Truth or Trash: Heart Disease Myths
For years, bacon and eggs have been banned from the breakfast table based on the belief that you’ll drop dead from a heart attack with one bite. As a result, our mornings now consist of sugar-loaded cereals, donuts, and pop tarts. What we’re coming to find out is that saturated fat might not play as large of a role in heart disease as we’ve been lead to believe.
Research is now beginning to shed light on the role that refined carbohydrates may play in cardiovascular disease development. Harvard researchers found that those with higher intakes of fiber-rich, whole grains had significantly lower rates of heart disease. Additionally, those with diets higher in refined carbohydrates and added sugars had a 10% increased risk of cardiovascular death.
We are in a time of information overload. Every direction you turn is telling you one thing that contradicts what you’ve just been told. So let’s get down to the truth about heart disease and separate myth from fact.
1. MYTH: EGGS SHOULD BE AVOIDED.
If you’re watching your cholesterol it’s likely you’ve heard the recommendation to cut eggs from your diet. Egg lovers, fear no more. Moderate dietary cholesterol doesn’t have a significant impact on blood cholesterol in most healthy adults.
Eggs are loaded with 14 different vitamins and minerals that are essential to keep your body functioning as it should. Choline, an essential nutrient found in the highest amounts in eggs, liver and peanuts, works to keep your muscles and brain functioning. It also moves lipids around the body, reducing fat accumulation in and around the liver. So basically, eggs rule.
2. I WILL KNOW IF I HAVE HEART DISEASE.
There’s a reason the number 1 killer of men and women is coined the “silent killer.”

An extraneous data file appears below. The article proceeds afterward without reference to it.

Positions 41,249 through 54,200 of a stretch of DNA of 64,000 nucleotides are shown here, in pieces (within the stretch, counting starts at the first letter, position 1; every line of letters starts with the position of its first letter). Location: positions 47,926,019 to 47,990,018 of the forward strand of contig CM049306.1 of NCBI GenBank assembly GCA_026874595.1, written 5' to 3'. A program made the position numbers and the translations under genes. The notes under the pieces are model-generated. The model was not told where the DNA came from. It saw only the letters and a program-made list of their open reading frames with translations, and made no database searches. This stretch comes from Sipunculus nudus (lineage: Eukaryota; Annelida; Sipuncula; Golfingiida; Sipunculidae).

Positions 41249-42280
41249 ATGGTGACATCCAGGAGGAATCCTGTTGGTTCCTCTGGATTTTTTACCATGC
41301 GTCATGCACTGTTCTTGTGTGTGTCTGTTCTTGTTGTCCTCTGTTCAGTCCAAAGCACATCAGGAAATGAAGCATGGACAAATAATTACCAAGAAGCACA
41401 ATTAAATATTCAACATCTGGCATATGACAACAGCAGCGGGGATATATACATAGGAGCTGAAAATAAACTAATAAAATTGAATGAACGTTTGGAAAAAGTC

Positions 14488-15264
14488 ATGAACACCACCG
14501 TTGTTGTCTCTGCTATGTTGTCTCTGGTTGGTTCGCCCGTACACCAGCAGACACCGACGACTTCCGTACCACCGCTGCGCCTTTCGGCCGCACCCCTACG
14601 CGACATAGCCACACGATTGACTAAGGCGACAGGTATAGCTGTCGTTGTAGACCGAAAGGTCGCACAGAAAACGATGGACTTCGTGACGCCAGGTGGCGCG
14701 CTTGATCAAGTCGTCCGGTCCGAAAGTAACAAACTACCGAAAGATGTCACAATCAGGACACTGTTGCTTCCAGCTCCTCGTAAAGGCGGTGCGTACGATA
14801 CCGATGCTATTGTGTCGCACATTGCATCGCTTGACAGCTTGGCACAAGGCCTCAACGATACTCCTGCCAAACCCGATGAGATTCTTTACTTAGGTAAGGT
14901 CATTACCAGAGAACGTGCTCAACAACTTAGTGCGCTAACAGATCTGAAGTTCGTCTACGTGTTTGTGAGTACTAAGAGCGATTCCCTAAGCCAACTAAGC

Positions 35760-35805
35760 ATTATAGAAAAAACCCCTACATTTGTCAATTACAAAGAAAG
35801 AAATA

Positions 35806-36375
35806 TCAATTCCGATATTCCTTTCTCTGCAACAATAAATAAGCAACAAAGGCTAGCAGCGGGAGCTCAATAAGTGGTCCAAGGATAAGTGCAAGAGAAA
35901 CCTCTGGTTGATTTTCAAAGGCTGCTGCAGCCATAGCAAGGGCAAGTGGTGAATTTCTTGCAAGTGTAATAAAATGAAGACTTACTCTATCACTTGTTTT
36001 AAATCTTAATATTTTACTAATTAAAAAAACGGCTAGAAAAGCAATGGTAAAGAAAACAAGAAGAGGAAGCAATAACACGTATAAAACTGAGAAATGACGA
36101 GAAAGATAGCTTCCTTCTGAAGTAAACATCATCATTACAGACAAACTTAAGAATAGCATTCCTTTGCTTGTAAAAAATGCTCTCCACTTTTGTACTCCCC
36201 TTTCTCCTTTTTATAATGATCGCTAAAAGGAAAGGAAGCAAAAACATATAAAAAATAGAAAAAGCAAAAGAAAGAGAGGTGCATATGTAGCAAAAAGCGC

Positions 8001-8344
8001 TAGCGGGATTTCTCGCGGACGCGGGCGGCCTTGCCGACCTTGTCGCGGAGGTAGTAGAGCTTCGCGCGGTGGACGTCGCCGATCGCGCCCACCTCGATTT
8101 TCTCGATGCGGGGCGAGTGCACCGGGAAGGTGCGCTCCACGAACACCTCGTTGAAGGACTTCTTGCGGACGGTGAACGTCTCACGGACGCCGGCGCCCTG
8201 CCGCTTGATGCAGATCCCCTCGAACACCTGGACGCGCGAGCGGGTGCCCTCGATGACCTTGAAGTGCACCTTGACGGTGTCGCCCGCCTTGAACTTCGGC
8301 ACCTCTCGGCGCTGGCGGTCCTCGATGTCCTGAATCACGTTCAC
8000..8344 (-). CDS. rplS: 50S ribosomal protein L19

The best preventative step you can take is to determine if you’re at risk. From there, start with small steps and changes that contribute to an overall heart-healthy lifestyle.
3. MY DIABETES HAS NOTHING TO DO WITH HEART DISEASE.
Irregular blood sugar, whether managed through medication or not, significantly increases your risk for heart disease. High blood pressure, obesity and physical inactivity are all common factors that increase risk.
Avoiding added sugars and reducing the number of refined carbohydrates in your diet is the best way to prevent blood sugar spikes and crashes. Instead of overloading your body with sugary, processed foods, give your body the nutrients it needs and deserves.
4. EXERCISE AFTER A HEART ATTACK IS BAD ON MY BODY.
After such a traumatic experience, it’s essential to find ways to stay physically active that aren’t overly demanding of the body. Staying active is key to keeping your heart, lungs, and muscles working efficiently.
5. HEART DISEASE RUNS IN MY FAMILY, I’M DOOMED.
While genetics may increase your risk for heart disease, it’s all the more reason to take your heart health seriously and follow preventative measures.
Not only will building your plate predominantly around fiber-rich fruits and vegetables keep you full and satisfied, but the nutrients and antioxidants safeguard your heart from the environmental damage we constantly put it through. Whether it’s the peppers in your Southwest Scramble, the black beans in your lunchtime Fajita Bowl or protein-backed Snack Box almonds fighting your afternoon hunger, take pride in the fact that you’ve done something wonderful for your body.
Want more heart-healthy tips? Check out our other American Heart Month blogs: